|Martin Luther, pictured with a swan,|
which was meant to portray that
Luther had fulfilled the prophecy
made by Jan Hus a century before.
'You are now going to burn a goose, but in a century you will have a swan which you can neither roast nor boil.'
Jan Hus, the Bohemian Reformer whose name means goose in his language, made this prophecy before his death, when he was about to be burned at the stake. He had attempted to bring reform to the Catholic Church and paid the ultimate price.
Martin Luther saw in himself the fulfillment of Hus’s prophecy, especially after being condemned as a heretic and barely escaping death. After surviving the threat of being burned at the stake himself, Luther often had paintings of himself made standing by a swan to point it out.
The Education of Travel
One of the blessings of traveling to other places, especially those where historical events took place, is getting fresh insights into familiar topics.
These insights and other blessings when ministering overseas outweigh some of the burdens of being on the road such as: sleeping in uncomfortable beds—man that lower back can get sore. That, and having to use public toilets, I'll spare the gory details.
Anyways, it is such a blessing when you run into fresh prophetic insight on a topic you’ve been studying for a long time and the Holy Spirit pours over you with a refreshing wave.
Insights in Unexpected Places
We were able to swing through Germany at the end of our recent three month long Euro-mission trip (will have a full report of the trip shortly.)
We were in the former GDR—Communist East Germany—in the little town of Eisleben, where Luther was born and died and where the place still has streets called Karl-Marx-Straße.
In one of the little museums about Luther in that town there was a display of pictures towards the end of the exhibition of Luther posing with a swan by his side. The portraits told how Luther saw and believed that he had fulfilled the prophecy of Jan Hus. The Holy Spirit came upon me out of nowhere while taking it in and there was a moment of unexpected refreshing there. I was trying to hold it together while getting blasted in the middle of a museum!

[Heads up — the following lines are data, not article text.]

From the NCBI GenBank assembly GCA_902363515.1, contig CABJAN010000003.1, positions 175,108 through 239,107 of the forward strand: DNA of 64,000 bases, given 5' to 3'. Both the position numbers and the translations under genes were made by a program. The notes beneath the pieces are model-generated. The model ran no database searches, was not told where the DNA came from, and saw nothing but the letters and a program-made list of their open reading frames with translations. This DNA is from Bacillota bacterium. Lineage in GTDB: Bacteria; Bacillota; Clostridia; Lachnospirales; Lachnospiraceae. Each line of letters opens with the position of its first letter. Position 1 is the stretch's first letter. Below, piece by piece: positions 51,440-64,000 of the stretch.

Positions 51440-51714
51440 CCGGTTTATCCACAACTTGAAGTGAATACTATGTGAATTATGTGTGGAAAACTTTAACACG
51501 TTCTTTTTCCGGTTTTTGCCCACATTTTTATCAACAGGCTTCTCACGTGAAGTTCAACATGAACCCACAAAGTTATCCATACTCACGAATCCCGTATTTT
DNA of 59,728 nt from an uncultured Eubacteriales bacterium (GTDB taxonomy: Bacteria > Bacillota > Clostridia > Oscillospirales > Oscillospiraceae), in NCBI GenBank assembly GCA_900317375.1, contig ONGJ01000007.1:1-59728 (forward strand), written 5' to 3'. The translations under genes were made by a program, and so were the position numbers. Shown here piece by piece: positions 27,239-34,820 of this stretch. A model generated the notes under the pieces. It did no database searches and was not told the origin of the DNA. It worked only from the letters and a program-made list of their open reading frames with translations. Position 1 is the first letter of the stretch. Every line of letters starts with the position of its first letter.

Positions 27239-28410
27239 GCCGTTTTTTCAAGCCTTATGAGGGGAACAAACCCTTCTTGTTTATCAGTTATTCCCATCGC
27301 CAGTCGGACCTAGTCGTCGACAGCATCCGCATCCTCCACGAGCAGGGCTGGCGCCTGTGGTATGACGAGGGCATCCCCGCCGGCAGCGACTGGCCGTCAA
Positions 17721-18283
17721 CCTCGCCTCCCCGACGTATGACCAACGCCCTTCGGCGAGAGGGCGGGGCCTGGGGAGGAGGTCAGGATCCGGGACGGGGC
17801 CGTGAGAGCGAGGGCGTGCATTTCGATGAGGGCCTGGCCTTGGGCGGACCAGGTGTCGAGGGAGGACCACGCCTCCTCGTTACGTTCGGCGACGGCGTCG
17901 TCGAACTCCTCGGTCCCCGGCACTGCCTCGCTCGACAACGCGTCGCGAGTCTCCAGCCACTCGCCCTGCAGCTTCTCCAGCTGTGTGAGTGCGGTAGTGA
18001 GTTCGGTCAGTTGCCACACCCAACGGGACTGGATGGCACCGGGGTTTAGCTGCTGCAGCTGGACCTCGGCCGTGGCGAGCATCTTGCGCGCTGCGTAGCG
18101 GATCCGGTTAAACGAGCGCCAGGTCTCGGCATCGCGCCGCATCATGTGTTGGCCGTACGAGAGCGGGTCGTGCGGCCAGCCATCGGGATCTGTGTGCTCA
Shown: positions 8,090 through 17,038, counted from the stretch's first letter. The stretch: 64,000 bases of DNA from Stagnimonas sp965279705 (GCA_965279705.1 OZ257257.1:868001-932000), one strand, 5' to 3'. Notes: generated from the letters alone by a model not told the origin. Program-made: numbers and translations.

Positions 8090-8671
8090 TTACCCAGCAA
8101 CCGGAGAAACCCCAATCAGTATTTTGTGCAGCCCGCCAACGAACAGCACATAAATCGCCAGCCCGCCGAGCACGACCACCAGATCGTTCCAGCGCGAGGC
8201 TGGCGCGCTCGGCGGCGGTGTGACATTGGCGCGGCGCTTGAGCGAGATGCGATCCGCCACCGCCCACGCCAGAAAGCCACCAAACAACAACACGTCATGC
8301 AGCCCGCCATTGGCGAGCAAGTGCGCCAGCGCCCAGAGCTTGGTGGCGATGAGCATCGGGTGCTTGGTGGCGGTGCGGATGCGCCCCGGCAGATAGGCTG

Escaping Death by the Skin of His Teeth
Luther’s old friend and superior from his former Augustinian monastery Johann Staupitz had told Luther, “I don’t know what is in store for you if not being burned at the stake.”
Luther had been called to answer regarding his teaching at the Diet of Worms (an unusual name for a hearing that was like an inquest which would be held in the city of Worms, Germany). However, he knew going to it could probably result in his end and being burned at the stake like so many others who attempted reform of the Catholic Church’s wayward practices.
Many had attempted reforms of Catholicism but were met with severe persecution and even death: a few examples of persecuted reformers were Peter Waldo in France, JohnWycliffe in England, Jan Hus in Bohemia (modern-day Czech Republic), WilliamTyndale of England.
The Diet of Worms
Luther was called before the Holy Roman Emperor—though neither Holy, nor Roman, but facts shouldn't get in the way of a pompous title. At the Diet, Luther was required to answer regarding his teachings, before the illustrious Charles the V hailing from Spain, the land of fanatical enforcers of Catholicism through the horrors of the Inquisition.
Charles the V and other cardinals demanded that Luther simply recant his teaching or face the consequences. Luther however, had been previously told that he would have an opportunity to explain his side and his journey to the truth he found in Scripture. Once he arrived however, he was told he must only recant or else, knowing probable death awaited him.
Luther, however, had come to Worms ready to pay the ultimate price for the truth he’d found in the Bible of God’s grace given through faith in Christ. Having wrestled through years of trying to find peace with God through dead Catholic rituals, he had finally come into the truth of Jesus’ love, mercy, and grace, through the Word of God.
He had come to a breaking point through ongoing confession of sins and endless dead ritualistic prayers and worship of relics (bones of dead saints that were venerated in Catholicism) along with so much constant fasting he ruined his health permanently. But it all served only to make him feel further from God. But then Staupitz, his superior, made a decision which was done only to rid the monastery of this troubled and troubling soul: Luther was sent away to study the Bible, something that was not, and still is not, the staple of the priesthood.
There in the Scriptures, Luther wrestled with Paul’s Letter to the Romans. He says, “Though I was an impeccable monk I was still a sinner with no confidence my effort could assuage a Holy God. Night and day I wrestled with Paul's letter in Romans until I saw the connection.” Dealing with the phrase “the just shall live by faith,” Luther finally saw that on the cross, Jesus “justified” sinners who look to Him in faith. He came to the revelation that Christ paid for sin; we don't have to pay for it ourselves! All we need to do is believe upon Jesus! When Luther finally understood this, the Holy Spirit opened the doors of the Kingdom of God and he was born again! (Luther's conversion)
Having found the truth and being set free, he was of no mind to turn away from it now though it cost him everything, including his very life. Luther and others like him who stood facing death for the faith are truly heroes of the faith though they may have had obvious flaws and made mistakes at times.